simple present tense

What is Present Simple?

The present simple or simple present tense refers to a verb tense of the English language that denotes action in the current moment. It is simple because it is constructed with the base form of the verb: I love you. Many refer to this tense as English Present Tense or simple present tense, and we’re going to break it down for you here.


Examples of Simple Present Tense with Common Regular and Irregular Verbs

Here are a few basic examples of English Present Tense in situations of someone talking about themselves:

english present tense

How to form the Simple Present Tense?

In English, as in other languages, the verb forms depending on the person — the subject — and this denotes the speakers’ relation to the participant.

Let’s review! These are the subject pronouns that are used to conjugate verbs:

This is how you form the simple present:

english present tense

Present simple, third-person:

simple present

Did you notice that when you use the third-person singular (she, he, and it) in the simple present tense an –S is added at the end of the verb in its plain form.

Examples:

english present tense

There are a few verb exceptions where the third-person singular form ends in –eS instead of –S. This is usually the case of verbs that end in o, y, ch, sh, th, ss, gh, or z. A rule here to be aware of is that ch, sh, ss and z go with -es (and are pronounced as such) because the ending sounds of the verbs are too close to the -s sound, and then you cannot hear when someone is speaking in the third person singular.

Image trying to say:

He watchs
She wishs
It blesss

Impossible…

Examples:

english present tense

In addition, please be aware that the verbs have, be, do, and go have irregular forms throughout the present tense depending on the grammatical person.

Irregular verbs don’t follow an exact pattern and therefore you will need to memorize each of them. Fortunately, some irregular verbs show conjugation similarities, and can therefore be grouped together, making it easier to memorize them.

British Council suggests the simple present tense — English present tense — in the following circumstances:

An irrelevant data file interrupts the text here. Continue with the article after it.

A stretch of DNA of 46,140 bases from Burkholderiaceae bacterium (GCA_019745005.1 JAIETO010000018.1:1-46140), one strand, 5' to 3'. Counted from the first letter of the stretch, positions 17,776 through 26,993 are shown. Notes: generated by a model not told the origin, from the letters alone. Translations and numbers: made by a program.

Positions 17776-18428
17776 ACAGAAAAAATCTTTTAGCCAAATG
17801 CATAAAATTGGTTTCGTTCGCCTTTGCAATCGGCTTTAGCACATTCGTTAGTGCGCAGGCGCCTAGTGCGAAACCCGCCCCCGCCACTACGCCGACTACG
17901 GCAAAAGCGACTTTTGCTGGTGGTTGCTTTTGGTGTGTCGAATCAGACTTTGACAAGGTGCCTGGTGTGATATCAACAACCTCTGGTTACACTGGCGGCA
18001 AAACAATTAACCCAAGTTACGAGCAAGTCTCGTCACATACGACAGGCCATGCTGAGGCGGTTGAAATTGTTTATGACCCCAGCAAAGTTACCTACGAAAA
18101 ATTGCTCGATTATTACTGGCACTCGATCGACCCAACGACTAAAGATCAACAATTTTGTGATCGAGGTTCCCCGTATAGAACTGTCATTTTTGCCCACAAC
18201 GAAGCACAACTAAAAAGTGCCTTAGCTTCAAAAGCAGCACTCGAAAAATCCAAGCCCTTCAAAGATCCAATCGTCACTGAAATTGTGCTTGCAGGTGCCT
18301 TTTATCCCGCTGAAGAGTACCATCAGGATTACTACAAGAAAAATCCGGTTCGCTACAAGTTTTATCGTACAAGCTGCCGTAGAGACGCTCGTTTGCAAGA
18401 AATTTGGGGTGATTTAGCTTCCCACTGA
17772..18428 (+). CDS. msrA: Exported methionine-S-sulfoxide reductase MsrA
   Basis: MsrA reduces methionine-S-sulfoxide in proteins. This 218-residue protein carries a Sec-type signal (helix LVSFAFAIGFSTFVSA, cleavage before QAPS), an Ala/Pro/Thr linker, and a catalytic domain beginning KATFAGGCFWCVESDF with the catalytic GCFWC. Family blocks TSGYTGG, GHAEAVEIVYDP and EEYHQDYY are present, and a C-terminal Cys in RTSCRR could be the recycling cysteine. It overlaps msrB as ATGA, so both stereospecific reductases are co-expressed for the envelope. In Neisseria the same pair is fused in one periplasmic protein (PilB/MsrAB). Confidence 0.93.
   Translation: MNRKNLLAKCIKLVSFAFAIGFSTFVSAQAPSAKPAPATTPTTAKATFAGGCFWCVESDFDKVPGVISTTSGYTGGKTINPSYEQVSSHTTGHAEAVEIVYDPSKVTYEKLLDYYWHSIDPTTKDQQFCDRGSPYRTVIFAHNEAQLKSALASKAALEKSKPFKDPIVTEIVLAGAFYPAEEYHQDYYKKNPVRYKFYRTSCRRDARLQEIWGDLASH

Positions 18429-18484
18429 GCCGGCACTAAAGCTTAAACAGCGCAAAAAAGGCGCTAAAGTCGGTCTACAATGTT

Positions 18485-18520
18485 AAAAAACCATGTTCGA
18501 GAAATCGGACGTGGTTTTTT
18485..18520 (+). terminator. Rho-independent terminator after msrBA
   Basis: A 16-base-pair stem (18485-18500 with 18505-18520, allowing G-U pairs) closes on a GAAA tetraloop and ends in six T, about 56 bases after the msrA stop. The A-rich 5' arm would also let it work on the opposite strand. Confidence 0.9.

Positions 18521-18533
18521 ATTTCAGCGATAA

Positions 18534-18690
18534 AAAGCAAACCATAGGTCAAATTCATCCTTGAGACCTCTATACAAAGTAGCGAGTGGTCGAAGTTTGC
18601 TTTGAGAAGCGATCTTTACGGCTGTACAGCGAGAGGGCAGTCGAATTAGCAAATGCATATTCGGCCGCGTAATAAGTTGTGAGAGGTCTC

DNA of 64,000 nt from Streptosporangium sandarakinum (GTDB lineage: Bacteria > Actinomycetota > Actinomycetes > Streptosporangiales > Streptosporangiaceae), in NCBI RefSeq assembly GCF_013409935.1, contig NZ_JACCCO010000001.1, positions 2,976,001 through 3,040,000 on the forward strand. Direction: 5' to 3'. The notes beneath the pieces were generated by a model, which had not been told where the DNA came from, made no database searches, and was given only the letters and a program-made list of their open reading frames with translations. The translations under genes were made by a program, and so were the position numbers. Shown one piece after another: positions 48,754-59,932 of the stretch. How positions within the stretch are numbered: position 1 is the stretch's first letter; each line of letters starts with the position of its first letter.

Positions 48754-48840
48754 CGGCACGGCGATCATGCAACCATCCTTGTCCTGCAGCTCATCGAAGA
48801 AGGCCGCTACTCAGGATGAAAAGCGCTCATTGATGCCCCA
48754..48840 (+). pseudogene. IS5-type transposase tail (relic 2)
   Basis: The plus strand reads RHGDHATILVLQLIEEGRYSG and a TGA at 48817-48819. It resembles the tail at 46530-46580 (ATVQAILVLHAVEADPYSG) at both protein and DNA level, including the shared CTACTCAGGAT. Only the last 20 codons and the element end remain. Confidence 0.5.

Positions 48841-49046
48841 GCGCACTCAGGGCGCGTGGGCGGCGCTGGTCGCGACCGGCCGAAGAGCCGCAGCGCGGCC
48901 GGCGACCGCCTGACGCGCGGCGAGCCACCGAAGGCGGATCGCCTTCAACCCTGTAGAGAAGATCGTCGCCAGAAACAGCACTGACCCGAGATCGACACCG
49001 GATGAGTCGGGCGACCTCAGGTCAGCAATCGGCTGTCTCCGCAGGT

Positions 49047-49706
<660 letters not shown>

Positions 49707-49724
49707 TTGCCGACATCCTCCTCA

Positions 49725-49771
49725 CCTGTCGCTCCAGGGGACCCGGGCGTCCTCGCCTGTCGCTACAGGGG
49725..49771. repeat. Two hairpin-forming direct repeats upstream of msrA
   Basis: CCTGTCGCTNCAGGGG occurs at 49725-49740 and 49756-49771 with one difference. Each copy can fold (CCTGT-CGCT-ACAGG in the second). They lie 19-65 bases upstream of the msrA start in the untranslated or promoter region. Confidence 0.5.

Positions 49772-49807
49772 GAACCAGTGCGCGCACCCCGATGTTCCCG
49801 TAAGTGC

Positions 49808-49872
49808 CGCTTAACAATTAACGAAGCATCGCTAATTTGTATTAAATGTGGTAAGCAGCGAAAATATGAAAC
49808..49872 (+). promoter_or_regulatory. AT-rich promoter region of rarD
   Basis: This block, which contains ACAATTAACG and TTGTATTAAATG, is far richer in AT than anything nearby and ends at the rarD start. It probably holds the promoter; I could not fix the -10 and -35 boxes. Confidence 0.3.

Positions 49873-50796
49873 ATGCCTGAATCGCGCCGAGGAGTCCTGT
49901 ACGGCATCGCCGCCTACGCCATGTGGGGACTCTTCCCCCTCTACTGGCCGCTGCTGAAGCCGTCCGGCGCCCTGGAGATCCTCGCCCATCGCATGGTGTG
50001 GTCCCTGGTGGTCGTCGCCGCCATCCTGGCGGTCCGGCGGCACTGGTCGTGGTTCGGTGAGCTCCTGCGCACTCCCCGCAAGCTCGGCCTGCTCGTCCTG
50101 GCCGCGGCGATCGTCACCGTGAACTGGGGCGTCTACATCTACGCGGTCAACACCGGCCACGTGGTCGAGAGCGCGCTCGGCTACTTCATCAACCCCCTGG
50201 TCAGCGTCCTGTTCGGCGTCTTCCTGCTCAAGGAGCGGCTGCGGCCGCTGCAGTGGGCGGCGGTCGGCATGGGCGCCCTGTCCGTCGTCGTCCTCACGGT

1. To describe something that is true in the present moment:
    I am nineteen years old.
  2. To describe something that happens on a regular basis in the present:
    He plays football every Sunday.
  3. To describe something that is always true:
    Spring comes after winter.
  4. To talk about something that is fixed in the future:
    My flight leaves from Heathrow Airport tomorrow at 6:00am.
  5. To refer to something in the future after time words such as when, after, and before:
    We will save time when they finish the new roundabout and the flyover.
  6. To describe something after the words if and unless:
    She likes to bake a cake for her kids on their birthday if it’s a small party; otherwise she orders one from the cake shop.
  7. To summarize a film, a book or anecdote:
    Batman is a superhero with a black cape and a super cool car that fights villains in order to protect Gotham City.

How to Make Present Simple Negative?

To make a simple present verb negative, follow this formula:

Do/does + not + root form of verb

english present tense

Note how the contraction doesn’t can also be used for the third-person singular and don’t for the others.

  • At the moment they don’t accept credit cards because their point-of-sale terminal doesn’t work, but unfortunately I don’t have any cash with me today.

How to Formulate Questions in Simple Present?

present simple

When you ask questions in the simple present tense you use do and does in the same way for the grammatical persons. However, the formula is different:

Do/does + subject + root form of verb (?)

Examples:

english present tense

Here is a final illustration of what we’ve covered about present simple today:

  • Do you believe in a higher power? I am an atheist and my husband was raised as a Roman Catholic. He doesn’t attend mass but his mother helps at their local church on Sunday mornings. It is a beautiful Gothic building. I think that, since you are an architect, you may enjoy a tour inside the cathedral. We have been in it a couple of times before they refurbished the façade. In fact, we will be able to see the choir’s recital if we get there before five o’clock. How does it sound to you? Are you up for it? You don’t have to answer right now. Let me know what you think after we finish our cup of coffee!

Keen to learn English? Sign up today for a free trial class at Live Lingua.

Think you have this figured out? Put your skills to the test with this downloadable quiz!

Comments are closed.